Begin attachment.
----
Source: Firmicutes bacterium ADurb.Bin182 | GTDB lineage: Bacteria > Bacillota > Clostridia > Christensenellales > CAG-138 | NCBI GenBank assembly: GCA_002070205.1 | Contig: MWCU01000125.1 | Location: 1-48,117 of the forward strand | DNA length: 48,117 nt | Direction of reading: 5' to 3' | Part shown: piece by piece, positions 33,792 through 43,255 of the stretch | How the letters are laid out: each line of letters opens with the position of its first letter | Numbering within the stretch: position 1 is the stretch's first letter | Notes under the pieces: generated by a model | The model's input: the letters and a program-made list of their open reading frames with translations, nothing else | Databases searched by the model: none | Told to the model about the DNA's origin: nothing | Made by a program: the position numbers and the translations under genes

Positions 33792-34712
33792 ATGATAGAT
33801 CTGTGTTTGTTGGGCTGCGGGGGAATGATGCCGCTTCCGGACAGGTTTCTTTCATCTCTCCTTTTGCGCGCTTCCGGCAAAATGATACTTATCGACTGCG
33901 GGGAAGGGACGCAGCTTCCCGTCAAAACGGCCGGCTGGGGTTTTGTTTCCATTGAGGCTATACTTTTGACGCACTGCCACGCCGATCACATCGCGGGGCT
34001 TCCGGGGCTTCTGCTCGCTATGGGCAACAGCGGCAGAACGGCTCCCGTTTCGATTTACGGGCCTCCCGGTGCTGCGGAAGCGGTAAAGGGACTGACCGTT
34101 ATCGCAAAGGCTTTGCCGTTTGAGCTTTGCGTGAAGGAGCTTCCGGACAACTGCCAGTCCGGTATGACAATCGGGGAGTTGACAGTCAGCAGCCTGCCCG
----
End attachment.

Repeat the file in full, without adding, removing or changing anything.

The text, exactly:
Source: Firmicutes bacterium ADurb.Bin182 | GTDB lineage: Bacteria > Bacillota > Clostridia > Christensenellales > CAG-138 | NCBI GenBank assembly: GCA_002070205.1 | Contig: MWCU01000125.1 | Location: 1-48,117 of the forward strand | DNA length: 48,117 nt | Direction of reading: 5' to 3' | Part shown: piece by piece, positions 33,792 through 43,255 of the stretch | How the letters are laid out: each line of letters opens with the position of its first letter | Numbering within the stretch: position 1 is the stretch's first letter | Notes under the pieces: generated by a model | The model's input: the letters and a program-made list of their open reading frames with translations, nothing else | Databases searched by the model: none | Told to the model about the DNA's origin: nothing | Made by a program: the position numbers and the translations under genes

Positions 33792-34712
33792 ATGATAGAT
33801 CTGTGTTTGTTGGGCTGCGGGGGAATGATGCCGCTTCCGGACAGGTTTCTTTCATCTCTCCTTTTGCGCGCTTCCGGCAAAATGATACTTATCGACTGCG
33901 GGGAAGGGACGCAGCTTCCCGTCAAAACGGCCGGCTGGGGTTTTGTTTCCATTGAGGCTATACTTTTGACGCACTGCCACGCCGATCACATCGCGGGGCT
34001 TCCGGGGCTTCTGCTCGCTATGGGCAACAGCGGCAGAACGGCTCCCGTTTCGATTTACGGGCCTCCCGGTGCTGCGGAAGCGGTAAAGGGACTGACCGTT
34101 ATCGCAAAGGCTTTGCCGTTTGAGCTTTGCGTGAAGGAGCTTCCGGACAACTGCCAGTCCGGTATGACAATCGGGGAGTTGACAGTCAGCAGCCTGCCCG